Feres Doctrine Cited in Fed's Motion to Dismiss Camp Lejeune Water Contamination LawsuitsApr 17, 2012 | Parker Waichman LLP
The U.S. Government is once again trying to deprive military personnel of their legal rights by pushing a Court to expand the so-called Feres Doctrine. This time, the Department of Justice is trying to have three lawsuits filed on behalf of former Marines allegedly sickened by contaminated water at Camp Lejeune, North Carolina, dismissed under the Feres Doctrine.
The Feres Doctrine, which originated with a 60-year-old Supreme Court decision, holds that service members may not sue under the Federal Torts Claims Act for injuries “arising out of or sustained incident to military service.” In a motion filed in U.S. District Court for the District of Northern Georgia, the Department of Justice seeks to have three lawsuits currently pending in Camp LeJeune water contamination multidistrict litigation dismissed, citing the Feres Doctrine.
A second motion filed the same day seeks to dismiss all seven lawsuits pending in the multidistrict litigation on the basis of the Federal Tort Claims Act, which prohibits lawsuits based upon the government’s performance or failure to perform a discretionary function or duty. The government - which concedes in both motions that its water disposal methods did play a role in the Camp Lejeune water contamination – argues that because the Plaintiffs' cannot argued that because the plaintiffs cannot point to any statute that imposes duties upon the U.S. to provide safe water, such duties are “discretionary.”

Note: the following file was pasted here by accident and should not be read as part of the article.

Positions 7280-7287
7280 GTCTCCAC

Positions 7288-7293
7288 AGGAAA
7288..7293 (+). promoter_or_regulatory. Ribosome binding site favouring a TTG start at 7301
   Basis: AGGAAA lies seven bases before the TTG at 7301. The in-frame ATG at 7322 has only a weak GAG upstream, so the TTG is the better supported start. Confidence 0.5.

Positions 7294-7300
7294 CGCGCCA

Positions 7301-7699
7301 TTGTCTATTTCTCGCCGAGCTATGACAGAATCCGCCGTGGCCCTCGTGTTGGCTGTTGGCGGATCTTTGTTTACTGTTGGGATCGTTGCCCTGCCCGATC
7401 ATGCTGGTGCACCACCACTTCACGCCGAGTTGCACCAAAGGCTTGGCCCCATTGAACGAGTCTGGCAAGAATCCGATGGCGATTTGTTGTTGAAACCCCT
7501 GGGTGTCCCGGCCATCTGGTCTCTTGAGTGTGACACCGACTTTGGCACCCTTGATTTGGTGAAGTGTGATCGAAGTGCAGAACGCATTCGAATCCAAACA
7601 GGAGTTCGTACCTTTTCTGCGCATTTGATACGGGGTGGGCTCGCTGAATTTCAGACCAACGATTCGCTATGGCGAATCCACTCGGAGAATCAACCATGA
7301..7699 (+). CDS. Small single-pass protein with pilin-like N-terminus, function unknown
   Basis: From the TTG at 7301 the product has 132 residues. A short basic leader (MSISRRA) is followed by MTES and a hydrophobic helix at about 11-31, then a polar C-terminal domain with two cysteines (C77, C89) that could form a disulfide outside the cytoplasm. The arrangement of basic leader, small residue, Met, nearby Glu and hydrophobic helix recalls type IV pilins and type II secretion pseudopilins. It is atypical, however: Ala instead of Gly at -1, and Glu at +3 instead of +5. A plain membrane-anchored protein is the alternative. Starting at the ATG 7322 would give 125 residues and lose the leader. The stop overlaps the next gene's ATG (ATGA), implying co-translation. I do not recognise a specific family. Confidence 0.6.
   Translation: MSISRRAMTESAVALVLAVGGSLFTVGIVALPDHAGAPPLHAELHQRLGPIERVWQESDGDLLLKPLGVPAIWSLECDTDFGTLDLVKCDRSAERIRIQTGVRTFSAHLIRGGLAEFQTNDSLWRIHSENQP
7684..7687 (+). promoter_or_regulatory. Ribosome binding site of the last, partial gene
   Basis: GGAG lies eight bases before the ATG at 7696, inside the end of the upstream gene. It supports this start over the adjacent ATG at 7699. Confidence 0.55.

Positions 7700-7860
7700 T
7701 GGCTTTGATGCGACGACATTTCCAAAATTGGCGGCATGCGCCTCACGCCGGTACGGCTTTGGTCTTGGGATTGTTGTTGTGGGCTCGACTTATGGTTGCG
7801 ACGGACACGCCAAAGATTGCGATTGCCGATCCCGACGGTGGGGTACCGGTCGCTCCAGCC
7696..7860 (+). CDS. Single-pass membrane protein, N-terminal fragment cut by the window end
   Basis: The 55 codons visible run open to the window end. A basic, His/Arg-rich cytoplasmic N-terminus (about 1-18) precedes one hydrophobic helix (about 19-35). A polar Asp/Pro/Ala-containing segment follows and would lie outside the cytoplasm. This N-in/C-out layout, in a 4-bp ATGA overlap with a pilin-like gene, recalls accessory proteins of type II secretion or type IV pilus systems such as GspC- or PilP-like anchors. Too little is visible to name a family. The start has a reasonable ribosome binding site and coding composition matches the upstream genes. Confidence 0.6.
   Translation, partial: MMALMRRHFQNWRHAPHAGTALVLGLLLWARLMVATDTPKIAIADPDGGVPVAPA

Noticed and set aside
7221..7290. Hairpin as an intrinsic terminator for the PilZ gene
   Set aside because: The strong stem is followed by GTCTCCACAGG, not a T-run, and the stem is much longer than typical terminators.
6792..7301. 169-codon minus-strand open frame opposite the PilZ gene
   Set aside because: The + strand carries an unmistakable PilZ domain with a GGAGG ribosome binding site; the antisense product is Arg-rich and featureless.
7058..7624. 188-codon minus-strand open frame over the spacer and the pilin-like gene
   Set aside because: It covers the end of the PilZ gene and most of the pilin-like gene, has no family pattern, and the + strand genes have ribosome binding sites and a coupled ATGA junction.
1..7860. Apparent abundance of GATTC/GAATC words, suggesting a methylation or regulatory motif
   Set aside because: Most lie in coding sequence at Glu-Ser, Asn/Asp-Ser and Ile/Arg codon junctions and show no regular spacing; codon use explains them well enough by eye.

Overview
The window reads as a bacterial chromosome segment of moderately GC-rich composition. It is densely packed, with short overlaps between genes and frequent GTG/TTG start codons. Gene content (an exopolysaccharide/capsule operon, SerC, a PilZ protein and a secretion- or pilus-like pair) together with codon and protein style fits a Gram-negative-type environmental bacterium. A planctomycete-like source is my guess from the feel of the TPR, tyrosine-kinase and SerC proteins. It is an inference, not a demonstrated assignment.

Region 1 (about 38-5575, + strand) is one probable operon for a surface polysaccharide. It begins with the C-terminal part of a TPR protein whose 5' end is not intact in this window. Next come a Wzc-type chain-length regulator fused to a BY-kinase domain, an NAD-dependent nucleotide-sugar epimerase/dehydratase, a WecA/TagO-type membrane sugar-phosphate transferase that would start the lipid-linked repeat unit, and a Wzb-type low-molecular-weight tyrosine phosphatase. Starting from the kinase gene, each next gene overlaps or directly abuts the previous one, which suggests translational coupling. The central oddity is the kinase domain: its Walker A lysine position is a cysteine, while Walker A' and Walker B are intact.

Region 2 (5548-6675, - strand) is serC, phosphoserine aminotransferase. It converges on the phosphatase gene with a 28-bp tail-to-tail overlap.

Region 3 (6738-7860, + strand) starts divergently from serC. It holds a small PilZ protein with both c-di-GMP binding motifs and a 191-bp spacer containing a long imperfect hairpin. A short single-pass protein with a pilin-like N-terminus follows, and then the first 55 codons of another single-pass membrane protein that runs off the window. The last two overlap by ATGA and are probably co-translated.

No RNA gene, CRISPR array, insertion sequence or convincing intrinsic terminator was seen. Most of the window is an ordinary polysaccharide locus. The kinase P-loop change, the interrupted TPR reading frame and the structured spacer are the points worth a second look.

This is not the first time the federal government has tried to expand the Feres Doctrine. In fact, courts have already held that the Doctrine bars military personnel from filing medical malpractice lawsuit over stateside medical care provided by U.S. military facilities. Recently, the government has been trying to convince court that the Feres Doctrine also applies to the families of military men and women.
Advocates for military personnel, who have long lobbied Congress to amend the Federal Tort Claims Act to eliminate the Feres Doctrine, argue that it was only ever intended to cover situations that occur during battle or in the course of armed forces activities.
"The Feres Doctrine was never intended to protect the U.S. Government from lawsuits that have nothing to do with military actions. It most certainly was not intended to protect it from basic duties owed by every U.S. municipality to provide all citizens and residents of the nation with life-sustaining services, including clean water," says William Dubanevich, environmental attorney with Parker Waichman LLP. "The U.S. Government should be disgraced at their attempt to hide from their alleged wrongdoings, knowingly exposing service men and women, their spouses and children and civilians to chemical laden water, by invoking the Feres Doctrine in this case."